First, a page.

In ecosystems where species losses fall within intermediate projections (21 to 40 percent of species), however, species loss is expected to reduce plant growth by 5 to 10 percent, an effect that is comparable in magnitude to the expected impacts of climate warming and increased ultraviolet radiation due to stratospheric ozone loss.

At higher levels of extinction (41 to 60 percent of species), the impacts of species loss ranked with those of many other major drivers of environmental change, such as ozone pollution, acid deposition on forests, and nutrient pollution.

“Within the range of expected species losses, we saw average declines in plant growth that were as large as changes seen in experiments simulating several other major environmental changes caused by humans,” Hooper said. “I think several of us working on this study were surprised by the comparative strength of those effects.”

The strength of the observed biodiversity effects suggests that policymakers searching for solutions to other pressing environmental problems should be aware of potential adverse effects on biodiversity, as well, the researchers said.

Still to be determined is how diversity loss and other large-scale environmental changes will interact to alter ecosystems. “The biggest challenge looking forward is to predict the combined impacts of these environmental challenges to natural ecosystems and to society,” said J. Emmett Duffy of the Virginia Institute of Marine Science, a co-author of the paper.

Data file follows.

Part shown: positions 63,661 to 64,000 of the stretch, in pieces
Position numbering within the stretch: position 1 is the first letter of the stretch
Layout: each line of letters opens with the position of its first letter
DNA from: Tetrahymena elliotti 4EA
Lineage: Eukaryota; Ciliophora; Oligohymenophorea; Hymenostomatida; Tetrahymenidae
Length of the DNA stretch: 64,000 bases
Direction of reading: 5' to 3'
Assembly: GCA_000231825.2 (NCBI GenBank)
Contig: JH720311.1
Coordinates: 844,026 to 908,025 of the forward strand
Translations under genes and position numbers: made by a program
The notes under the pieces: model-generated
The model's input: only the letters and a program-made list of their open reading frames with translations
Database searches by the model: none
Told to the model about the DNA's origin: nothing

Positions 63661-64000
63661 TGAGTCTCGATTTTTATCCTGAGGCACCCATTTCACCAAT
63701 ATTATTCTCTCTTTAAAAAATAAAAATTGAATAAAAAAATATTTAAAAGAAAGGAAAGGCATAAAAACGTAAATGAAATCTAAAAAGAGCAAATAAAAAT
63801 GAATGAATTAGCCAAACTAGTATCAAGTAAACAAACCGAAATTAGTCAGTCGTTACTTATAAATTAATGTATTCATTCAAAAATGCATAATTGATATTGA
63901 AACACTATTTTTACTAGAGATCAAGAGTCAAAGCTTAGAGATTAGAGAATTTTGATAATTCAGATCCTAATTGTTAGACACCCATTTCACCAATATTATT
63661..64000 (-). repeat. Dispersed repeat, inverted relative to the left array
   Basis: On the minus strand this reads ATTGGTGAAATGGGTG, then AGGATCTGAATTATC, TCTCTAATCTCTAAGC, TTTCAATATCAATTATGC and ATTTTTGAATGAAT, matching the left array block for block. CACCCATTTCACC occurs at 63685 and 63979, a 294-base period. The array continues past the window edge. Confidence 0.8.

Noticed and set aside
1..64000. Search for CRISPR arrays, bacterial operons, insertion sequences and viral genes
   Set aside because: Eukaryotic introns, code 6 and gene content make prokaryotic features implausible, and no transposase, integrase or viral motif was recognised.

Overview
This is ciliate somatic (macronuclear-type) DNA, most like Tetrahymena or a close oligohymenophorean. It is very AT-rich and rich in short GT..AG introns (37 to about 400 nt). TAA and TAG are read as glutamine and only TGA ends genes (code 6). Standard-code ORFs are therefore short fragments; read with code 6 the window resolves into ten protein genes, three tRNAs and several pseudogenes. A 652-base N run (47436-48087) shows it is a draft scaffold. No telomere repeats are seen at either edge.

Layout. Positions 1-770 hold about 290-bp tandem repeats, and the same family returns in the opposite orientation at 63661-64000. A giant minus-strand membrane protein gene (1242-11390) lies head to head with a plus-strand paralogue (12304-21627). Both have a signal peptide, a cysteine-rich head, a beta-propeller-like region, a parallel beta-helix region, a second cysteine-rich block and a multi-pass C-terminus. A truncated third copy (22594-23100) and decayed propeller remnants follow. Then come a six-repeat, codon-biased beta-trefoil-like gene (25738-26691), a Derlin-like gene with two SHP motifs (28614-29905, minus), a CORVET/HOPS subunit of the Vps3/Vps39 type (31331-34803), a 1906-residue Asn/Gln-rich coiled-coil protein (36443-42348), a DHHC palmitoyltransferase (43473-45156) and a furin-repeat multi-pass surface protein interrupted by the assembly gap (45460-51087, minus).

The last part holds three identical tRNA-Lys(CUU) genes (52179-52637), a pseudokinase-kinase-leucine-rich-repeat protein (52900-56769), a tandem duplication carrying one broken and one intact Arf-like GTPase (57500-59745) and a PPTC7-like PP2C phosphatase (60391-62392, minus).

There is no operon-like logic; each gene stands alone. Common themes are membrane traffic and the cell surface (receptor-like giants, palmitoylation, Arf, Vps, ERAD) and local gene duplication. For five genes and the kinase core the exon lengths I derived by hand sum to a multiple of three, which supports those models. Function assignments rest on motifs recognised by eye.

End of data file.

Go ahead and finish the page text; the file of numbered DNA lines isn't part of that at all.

Authors of the Nature paper, in addition to Hooper, Cardinale and Duffy, are: E. Carol Adair of the University of Vermont and the National Center for Ecological Analysis and Synthesis; Jarrett E.K. Byrnes of the National Center for Ecological Analysis and Synthesis; Bruce Hungate of Northern Arizona University; Kristen Matulich of University of California Irvine; Andrew Gonzalez of McGill University; Lars Gamfeldt of the University of Gothenburg; and Mary O’Connor of the University of British Columbia and the National Center for Ecological Analysis and Synthesis.

Funding for the study included grants from the National Science Foundation and the National Center for Ecological Analysis and Synthesis.

“This analysis establishes that reduced biodiversity affects ecosystems at levels comparable to those of global warming or air pollution,” said Henry Gholz, program director in the National Science Foundation’s Division of Environmental Biology, which funded the research.

Eco activists detained at industrial wind energy test site

26 Jul

By Jakob Vesterager

cross-posted from here

COPENHAGEN, July 26 (Reuters) – Police in Denmark detained six environmental activists on Tuesday protesting the felling of trees in a forest to make room for a research centre for wind turbines.

Protesters said they were not opposed to the centre, but to the location.

The test centre is meant to further Denmark’s position as world leader in wind power, commonly seen as environmentally friendly renewable energy as it consumes no fossil fuels and produces no emissions.

The protest began 10 days ago at Thy in windy northwestern Jutland where Denmark’s wind industry aims to test giant turbines up to 250 metres high (820 feet).